trol' and distributing means 17 is so constructed as to accommodate different thicknesses of seat cushions and in the embodiment shown in Figure l comprises a pair of impervious members, indicated generally at 25, 27, which are attached to and disposed forward of the end 15. The member 25 is attached at the bottom of the opening designated 29 in the end and the member.
27 is attached to the top of this opening. Both of the members 25, 27 have a width which is appreciably greater than the diameter of the opening 29 and extend radially beyond opposite sides of the opening from the center thereof as shown. The impervious members 25, 27 are joined along the length of their inner edges by impervi ous material, indicated generally at 31, which disposed on opposite sides of the opening 29. In the em: bodiment' being described the impervious members 25, 27 and the impervious material 31 a e in reality one continuous piece of flexible impervious material. The continuous piece of impervious material which constitutes the members 25, 27 and the material 31 in one form; for example, is a sheet of aluminum foil which is stitched by way. of a binding 33 to backing material which conveniently can be a sheet of simulated leather plastic. Thus, the pair of impervious membersi25, 27 and the impervious material 31 can be bent into any number of different positions as may be dictated during use and are capable of temporarily retaining these positions and when desired are capable of assuming a planar position. The construction described for the fluid control and distributing means 17 permits the pair of imperyious members 25, 27 to be dispo sed in spaced relation to one another different distances apart to accommodate diflerent thicknesses of seat cushions.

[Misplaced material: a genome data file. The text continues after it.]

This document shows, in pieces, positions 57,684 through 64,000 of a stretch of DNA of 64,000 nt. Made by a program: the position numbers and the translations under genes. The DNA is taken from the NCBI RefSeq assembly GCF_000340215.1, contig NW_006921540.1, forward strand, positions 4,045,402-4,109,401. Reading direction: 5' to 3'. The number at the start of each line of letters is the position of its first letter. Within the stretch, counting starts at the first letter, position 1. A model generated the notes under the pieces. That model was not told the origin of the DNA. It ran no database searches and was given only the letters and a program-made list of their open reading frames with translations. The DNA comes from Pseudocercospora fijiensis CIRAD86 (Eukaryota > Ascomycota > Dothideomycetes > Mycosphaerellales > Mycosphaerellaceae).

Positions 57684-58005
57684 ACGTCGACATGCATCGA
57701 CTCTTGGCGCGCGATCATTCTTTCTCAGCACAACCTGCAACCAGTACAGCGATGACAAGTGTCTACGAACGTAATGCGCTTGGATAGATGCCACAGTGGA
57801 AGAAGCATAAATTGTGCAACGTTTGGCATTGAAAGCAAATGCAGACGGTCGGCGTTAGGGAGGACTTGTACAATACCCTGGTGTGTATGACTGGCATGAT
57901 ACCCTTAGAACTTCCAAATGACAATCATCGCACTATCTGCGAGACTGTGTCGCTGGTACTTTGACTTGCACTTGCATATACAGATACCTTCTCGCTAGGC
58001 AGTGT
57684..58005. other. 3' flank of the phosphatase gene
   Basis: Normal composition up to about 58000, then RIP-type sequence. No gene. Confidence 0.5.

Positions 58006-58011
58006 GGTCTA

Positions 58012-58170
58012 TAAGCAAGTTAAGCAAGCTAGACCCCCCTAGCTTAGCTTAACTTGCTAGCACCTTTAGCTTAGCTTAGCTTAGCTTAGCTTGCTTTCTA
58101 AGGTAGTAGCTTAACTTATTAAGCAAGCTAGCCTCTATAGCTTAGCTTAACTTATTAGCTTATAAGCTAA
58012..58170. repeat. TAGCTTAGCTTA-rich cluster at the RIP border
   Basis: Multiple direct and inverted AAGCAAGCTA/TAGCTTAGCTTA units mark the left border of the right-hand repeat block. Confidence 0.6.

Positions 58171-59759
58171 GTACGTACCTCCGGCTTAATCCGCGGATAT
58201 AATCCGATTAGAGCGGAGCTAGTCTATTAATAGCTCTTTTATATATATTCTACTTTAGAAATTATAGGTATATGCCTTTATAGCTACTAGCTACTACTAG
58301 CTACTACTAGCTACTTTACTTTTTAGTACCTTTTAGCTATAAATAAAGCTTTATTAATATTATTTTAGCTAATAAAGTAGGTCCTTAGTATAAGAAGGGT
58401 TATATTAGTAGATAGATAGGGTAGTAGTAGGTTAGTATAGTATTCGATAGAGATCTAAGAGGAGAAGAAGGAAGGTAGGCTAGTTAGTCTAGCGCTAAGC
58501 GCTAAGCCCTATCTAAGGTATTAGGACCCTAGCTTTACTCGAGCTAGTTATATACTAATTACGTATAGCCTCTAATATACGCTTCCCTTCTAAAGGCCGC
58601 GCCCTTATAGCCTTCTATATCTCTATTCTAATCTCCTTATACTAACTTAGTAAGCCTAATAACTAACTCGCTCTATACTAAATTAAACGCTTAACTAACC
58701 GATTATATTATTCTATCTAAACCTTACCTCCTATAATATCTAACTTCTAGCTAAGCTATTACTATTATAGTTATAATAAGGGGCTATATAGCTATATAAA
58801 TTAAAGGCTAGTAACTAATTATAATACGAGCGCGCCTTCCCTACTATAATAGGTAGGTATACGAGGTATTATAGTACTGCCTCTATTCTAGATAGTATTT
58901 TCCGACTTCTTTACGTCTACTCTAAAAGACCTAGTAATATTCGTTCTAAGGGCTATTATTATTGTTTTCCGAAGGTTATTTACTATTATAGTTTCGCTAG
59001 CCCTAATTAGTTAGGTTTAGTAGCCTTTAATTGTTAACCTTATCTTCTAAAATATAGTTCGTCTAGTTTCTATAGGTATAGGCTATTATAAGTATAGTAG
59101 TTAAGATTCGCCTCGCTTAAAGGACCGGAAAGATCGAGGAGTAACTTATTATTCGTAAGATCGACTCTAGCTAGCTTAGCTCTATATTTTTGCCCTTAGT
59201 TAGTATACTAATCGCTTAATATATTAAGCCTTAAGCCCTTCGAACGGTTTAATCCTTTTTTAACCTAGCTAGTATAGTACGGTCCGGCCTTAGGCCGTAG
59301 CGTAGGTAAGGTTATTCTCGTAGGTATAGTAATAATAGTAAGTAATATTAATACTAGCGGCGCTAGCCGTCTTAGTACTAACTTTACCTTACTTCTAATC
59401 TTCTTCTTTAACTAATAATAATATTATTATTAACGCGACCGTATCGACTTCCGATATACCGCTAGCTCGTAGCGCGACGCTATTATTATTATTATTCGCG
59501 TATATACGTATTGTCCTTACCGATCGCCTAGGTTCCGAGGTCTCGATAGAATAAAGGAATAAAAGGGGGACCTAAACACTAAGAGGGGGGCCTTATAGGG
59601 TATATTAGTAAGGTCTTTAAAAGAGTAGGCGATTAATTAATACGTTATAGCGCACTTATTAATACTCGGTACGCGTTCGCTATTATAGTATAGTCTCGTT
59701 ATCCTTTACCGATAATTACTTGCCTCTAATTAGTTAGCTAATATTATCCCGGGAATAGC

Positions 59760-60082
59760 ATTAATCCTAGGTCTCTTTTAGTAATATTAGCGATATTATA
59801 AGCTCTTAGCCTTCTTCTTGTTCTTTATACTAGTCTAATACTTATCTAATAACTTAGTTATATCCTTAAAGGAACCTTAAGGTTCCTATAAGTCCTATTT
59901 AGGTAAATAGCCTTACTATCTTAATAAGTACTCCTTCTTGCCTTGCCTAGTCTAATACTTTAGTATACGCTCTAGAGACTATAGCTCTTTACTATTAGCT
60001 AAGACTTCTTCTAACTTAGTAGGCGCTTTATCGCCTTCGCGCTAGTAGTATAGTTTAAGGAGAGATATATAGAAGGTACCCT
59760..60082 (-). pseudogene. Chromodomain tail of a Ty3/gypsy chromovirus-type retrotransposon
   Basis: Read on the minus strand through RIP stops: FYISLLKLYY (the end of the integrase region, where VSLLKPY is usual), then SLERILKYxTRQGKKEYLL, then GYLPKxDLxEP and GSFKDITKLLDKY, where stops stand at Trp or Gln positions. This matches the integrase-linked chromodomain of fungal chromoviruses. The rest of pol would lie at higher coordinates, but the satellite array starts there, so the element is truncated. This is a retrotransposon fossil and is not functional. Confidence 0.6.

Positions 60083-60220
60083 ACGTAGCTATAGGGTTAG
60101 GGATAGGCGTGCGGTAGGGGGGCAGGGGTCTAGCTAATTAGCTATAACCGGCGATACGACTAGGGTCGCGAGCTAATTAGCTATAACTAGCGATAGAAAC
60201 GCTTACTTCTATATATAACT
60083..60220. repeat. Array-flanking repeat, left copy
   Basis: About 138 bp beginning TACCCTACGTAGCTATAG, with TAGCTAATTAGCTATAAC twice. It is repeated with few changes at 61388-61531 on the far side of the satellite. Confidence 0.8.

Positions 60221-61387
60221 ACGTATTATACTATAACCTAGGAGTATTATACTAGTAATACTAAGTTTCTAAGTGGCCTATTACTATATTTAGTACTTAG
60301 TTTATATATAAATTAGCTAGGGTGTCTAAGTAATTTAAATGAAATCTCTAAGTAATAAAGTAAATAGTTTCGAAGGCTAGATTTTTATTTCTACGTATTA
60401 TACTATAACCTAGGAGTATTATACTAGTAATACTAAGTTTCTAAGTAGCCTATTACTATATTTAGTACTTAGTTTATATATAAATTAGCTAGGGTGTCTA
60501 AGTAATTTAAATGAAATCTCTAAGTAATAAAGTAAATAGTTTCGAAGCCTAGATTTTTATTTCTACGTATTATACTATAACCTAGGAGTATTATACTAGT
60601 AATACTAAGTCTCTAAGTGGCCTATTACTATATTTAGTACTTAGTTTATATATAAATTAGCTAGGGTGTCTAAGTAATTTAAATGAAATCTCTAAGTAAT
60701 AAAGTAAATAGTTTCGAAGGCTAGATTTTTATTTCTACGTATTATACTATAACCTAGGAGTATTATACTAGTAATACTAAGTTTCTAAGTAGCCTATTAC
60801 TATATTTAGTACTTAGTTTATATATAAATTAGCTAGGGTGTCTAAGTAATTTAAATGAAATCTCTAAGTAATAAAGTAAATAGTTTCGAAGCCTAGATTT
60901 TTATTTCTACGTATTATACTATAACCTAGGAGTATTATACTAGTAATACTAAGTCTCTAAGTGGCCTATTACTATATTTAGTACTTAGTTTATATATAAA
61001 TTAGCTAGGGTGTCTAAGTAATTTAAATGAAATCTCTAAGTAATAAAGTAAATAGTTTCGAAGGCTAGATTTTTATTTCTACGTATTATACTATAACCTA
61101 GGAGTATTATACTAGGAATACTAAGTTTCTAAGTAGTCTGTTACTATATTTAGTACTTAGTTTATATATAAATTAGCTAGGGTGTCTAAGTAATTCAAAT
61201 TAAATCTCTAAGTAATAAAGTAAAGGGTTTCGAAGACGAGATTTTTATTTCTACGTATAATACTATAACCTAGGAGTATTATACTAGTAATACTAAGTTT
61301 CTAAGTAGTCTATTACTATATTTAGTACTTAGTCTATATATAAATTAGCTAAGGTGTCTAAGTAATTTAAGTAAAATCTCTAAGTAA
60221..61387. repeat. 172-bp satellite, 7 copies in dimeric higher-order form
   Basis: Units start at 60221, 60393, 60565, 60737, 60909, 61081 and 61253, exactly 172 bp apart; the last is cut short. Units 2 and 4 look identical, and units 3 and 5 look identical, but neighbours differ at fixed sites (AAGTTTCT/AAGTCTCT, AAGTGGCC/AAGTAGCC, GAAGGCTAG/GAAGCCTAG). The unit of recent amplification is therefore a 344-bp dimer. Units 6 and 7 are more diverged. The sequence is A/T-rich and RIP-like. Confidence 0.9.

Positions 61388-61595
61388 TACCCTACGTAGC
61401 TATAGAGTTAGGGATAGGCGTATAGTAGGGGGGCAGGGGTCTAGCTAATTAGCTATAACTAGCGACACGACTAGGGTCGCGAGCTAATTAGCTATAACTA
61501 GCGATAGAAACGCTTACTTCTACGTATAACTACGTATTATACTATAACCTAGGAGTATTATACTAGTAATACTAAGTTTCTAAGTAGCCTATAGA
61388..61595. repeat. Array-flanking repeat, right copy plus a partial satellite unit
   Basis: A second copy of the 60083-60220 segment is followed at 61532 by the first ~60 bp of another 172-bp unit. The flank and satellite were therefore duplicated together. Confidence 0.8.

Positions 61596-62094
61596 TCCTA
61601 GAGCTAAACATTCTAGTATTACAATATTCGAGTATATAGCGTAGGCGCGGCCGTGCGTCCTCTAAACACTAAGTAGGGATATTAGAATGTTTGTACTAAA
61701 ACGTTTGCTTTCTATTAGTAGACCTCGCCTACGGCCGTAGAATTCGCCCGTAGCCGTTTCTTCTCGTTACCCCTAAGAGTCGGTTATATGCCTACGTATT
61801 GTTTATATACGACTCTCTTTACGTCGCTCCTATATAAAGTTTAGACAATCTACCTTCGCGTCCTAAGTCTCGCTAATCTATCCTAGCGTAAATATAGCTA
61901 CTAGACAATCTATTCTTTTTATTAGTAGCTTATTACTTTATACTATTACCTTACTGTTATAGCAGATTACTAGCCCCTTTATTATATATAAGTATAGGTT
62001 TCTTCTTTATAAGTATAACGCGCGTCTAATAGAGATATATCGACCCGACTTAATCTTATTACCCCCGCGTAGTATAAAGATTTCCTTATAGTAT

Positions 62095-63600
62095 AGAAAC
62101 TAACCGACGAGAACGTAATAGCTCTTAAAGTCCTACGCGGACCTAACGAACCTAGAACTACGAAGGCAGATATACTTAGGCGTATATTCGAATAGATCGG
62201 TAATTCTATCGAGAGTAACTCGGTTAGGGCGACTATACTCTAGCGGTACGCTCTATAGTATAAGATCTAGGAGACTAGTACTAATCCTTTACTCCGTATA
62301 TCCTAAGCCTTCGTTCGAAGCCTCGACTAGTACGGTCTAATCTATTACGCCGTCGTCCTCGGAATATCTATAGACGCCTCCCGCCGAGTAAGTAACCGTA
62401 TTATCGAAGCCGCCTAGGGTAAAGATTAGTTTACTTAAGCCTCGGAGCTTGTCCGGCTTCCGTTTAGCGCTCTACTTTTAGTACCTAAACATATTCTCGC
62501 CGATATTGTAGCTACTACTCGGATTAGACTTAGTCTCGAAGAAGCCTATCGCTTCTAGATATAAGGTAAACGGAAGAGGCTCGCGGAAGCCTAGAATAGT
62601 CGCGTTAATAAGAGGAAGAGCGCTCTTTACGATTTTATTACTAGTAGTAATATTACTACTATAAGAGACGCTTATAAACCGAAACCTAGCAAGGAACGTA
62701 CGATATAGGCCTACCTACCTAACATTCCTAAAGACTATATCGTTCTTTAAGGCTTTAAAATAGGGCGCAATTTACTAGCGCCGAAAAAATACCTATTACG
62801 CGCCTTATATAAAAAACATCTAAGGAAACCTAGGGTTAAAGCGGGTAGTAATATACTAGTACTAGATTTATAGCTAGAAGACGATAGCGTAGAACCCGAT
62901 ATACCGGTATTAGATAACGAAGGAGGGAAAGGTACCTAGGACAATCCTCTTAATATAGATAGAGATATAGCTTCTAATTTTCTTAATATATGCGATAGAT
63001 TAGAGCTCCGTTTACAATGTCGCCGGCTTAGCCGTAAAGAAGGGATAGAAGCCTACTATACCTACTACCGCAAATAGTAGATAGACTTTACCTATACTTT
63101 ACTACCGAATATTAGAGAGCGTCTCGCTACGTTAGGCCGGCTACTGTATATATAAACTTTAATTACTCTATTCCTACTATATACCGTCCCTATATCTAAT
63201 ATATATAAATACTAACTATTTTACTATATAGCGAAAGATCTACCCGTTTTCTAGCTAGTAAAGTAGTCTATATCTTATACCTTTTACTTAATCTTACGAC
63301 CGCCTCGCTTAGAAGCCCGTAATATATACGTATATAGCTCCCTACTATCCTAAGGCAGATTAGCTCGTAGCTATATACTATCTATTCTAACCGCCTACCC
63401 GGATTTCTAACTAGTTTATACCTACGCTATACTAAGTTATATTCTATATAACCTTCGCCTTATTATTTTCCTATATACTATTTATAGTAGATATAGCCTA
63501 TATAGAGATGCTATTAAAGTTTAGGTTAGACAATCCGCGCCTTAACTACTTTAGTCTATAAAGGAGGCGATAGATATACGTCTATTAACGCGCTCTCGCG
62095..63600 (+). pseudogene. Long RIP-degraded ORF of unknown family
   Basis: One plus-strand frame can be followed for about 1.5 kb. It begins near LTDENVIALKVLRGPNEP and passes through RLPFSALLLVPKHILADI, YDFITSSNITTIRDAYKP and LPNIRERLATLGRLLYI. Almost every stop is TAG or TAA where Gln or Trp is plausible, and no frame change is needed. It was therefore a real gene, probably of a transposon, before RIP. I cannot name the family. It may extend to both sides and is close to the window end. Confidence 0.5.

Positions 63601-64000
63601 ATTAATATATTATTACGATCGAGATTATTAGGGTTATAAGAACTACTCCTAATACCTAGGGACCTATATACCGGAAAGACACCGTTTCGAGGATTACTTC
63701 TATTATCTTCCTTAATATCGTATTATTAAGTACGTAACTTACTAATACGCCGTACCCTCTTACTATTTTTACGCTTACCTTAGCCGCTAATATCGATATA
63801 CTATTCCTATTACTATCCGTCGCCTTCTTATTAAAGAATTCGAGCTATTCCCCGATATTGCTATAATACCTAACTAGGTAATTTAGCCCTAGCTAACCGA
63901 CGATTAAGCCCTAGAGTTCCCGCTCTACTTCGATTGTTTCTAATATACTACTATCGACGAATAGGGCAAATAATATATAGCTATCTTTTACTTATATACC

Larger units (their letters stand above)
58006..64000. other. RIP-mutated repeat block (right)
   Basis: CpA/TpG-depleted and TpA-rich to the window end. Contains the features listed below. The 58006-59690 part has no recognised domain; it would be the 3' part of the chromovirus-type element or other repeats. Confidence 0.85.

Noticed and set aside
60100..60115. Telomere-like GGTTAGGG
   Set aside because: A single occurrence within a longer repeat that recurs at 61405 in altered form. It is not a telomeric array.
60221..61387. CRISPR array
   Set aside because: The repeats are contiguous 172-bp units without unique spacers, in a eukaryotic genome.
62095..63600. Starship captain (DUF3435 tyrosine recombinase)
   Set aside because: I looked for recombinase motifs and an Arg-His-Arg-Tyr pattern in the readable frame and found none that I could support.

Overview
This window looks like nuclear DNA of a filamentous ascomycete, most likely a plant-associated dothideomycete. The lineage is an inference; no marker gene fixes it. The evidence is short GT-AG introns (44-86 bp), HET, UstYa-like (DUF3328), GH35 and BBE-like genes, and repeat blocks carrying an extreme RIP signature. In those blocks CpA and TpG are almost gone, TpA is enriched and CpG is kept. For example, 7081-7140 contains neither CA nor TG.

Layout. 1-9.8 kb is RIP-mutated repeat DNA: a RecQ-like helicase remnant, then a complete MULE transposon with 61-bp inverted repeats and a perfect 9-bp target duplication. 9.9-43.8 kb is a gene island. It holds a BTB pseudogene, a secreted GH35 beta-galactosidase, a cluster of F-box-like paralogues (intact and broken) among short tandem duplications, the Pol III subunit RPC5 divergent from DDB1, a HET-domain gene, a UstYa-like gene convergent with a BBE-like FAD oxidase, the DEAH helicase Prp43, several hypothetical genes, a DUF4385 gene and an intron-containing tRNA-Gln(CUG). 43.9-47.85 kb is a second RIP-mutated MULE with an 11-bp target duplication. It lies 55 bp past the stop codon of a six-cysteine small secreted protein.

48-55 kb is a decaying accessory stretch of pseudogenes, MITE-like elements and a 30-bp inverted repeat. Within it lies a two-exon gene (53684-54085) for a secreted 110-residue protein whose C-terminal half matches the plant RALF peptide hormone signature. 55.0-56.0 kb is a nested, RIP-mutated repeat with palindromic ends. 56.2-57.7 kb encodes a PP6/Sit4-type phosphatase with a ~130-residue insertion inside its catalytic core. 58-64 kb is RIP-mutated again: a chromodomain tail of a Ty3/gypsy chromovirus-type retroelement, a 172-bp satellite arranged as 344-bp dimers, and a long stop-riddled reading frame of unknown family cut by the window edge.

The modified form of'fluid control and distributing means shown secured to the conduit 13 in Figure 2 is indicated generally at 35. In this embodiment the pair of impervious members, designated 37, 39 are relatively stiff being formed, for example, of low-cost paper board material. The impervious material in this embodiment joining the pair of impervious members 37, Q9 along the length of their inner edges is flexible and indicated generally at 41. By way of example the impervious mates rial 41 can be formed of cloth material. ,As in the previ-.' ous embodiment the pair of impervious members'37; 39 and the impervious material 41 may be stitched plastic baekingj The fluid control and distributing means 35 can be manufactured more economically than that shown g in the previous embodiment and notwithstanding that the pair of impervious members 37, 39 are relatively stiflf shown to a sheet of simulated'leather material.
themeans 35 is capable nevertheless 6f mmuti widely variant sizes of seat cushions.
Figures 3 and 4 shown the operation and use of the fluid conduit article of manufacture previously described,